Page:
"Hurricane Sandy: Before and After" photo exhibit opens at Jamaica Bay Wildlife Refuge
Contact: Charles Markis, 718-354-4530, #238
Gateway presents "Hurricane Sandy: Before and After," a photo exhibit (Web-exhibit; BIG file; takes a while to load, be patient) featuring the effects of Hurricane Sandy on the park. The exhibit will open from 3-5 P.M. on Sunday, January 27 at the Jamaica Bay Wildlife Refuge Visitor Center in Queens. The exhibit compares large scale satellite images from before the hurricane and photos taken afterward by National Park Service (NPS) employees so that the public can assess the damage to the park.
"While these pictures demonstrate damage, the take-away message should not be one of doom and gloom, but rather one of resilience," stated Superintendent Linda Canzanelli. "There is still a lot of work to do and some things have changed forever. But the park is reopening, the natural areas will rebound and park visitors will be welcomed back."
Post-storm photos were taken by NPS employees as part of the recovery effort. The large format-almost two by three feet-reveals the storm's destruction in great detail. Some of the most dramatic images are aerial shots taken from helicopters used by the team to survey the park.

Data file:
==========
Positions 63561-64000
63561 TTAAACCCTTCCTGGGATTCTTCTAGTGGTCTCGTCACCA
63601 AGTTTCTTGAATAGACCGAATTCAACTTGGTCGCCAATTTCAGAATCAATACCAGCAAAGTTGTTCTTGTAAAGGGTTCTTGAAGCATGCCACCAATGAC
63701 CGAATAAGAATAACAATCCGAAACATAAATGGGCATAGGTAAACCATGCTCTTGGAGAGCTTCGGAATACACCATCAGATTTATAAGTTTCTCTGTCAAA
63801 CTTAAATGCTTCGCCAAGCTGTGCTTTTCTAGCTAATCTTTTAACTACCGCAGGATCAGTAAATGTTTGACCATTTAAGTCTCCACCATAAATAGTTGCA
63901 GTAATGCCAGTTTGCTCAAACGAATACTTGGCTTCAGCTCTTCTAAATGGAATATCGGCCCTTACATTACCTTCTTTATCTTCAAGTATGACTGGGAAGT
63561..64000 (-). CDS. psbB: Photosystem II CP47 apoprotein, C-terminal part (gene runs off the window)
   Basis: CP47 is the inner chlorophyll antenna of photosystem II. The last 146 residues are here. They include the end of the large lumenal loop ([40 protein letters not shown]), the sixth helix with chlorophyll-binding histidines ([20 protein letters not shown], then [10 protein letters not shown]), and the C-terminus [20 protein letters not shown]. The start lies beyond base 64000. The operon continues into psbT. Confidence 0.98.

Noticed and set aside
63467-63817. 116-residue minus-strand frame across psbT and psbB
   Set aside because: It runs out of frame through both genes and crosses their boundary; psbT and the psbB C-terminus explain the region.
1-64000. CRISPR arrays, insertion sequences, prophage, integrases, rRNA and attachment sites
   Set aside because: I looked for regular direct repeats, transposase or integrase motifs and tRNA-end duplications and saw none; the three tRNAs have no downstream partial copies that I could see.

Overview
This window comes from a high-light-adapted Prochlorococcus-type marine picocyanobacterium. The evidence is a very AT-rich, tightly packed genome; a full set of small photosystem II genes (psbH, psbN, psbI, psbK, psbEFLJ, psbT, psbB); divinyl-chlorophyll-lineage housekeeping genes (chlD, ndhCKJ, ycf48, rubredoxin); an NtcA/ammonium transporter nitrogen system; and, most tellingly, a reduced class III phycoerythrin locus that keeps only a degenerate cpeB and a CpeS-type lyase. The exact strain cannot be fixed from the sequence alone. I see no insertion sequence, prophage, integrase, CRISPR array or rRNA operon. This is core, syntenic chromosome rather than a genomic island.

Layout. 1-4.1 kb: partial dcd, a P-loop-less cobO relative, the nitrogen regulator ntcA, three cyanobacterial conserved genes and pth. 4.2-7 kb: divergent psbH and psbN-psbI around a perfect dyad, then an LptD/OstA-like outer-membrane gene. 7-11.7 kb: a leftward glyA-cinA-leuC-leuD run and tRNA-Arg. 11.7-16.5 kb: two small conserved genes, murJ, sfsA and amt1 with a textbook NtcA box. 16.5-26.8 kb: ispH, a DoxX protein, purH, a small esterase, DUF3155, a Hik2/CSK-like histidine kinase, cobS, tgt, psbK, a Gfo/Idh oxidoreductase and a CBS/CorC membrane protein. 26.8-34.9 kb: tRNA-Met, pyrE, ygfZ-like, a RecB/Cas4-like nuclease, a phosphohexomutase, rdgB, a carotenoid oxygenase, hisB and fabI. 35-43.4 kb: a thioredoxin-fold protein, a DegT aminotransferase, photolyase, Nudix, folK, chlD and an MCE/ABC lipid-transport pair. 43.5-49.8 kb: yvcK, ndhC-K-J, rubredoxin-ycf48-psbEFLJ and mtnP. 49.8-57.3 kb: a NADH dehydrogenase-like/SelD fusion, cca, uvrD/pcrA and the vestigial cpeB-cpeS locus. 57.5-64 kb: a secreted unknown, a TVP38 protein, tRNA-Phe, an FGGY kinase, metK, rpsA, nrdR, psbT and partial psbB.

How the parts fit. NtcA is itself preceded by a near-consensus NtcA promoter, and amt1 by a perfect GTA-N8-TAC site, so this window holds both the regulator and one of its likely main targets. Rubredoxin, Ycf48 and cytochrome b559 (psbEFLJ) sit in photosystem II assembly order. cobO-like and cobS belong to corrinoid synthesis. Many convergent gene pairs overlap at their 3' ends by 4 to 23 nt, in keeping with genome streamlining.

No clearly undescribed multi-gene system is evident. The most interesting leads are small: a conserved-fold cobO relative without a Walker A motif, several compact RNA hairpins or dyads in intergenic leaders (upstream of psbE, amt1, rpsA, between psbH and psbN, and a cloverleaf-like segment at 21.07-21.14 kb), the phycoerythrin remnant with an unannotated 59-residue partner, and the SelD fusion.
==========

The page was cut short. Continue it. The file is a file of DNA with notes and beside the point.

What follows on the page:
Just a few days after the storm, an NPS Incident Management Team began to assess, stabilize and remediate damaged areas of national parks in New York Harbor and Long Island. Over the course of nine weeks, more than 1,000 Federal workers from Alaska to Puerto Rico participated in the stabilization process. They documented damage, provided safety measures, moved sand, cleared roads, removed trees and began remediation as appropriate in the largest incident response in National Park Service history.
The exhibit will be on display for the next several months in the Multi-Purpose Room at the Jamaica Bay Wildlife Refuge Visitor Center, located at 100 Cross Bay Boulevard in Queens. The Visitor Center is open daily, free of charge, from 9 A.M. to 5 P.M.
Did You Know?
Journalist Jacob Riis was called "New York's most useful citizen," by Theodore Roosevelt. Riis often accompanied Police Commissioner Roosevelt in raids exposing the hardship of life for New York City's poor and immigrant populations and published his photos in newspapers. More...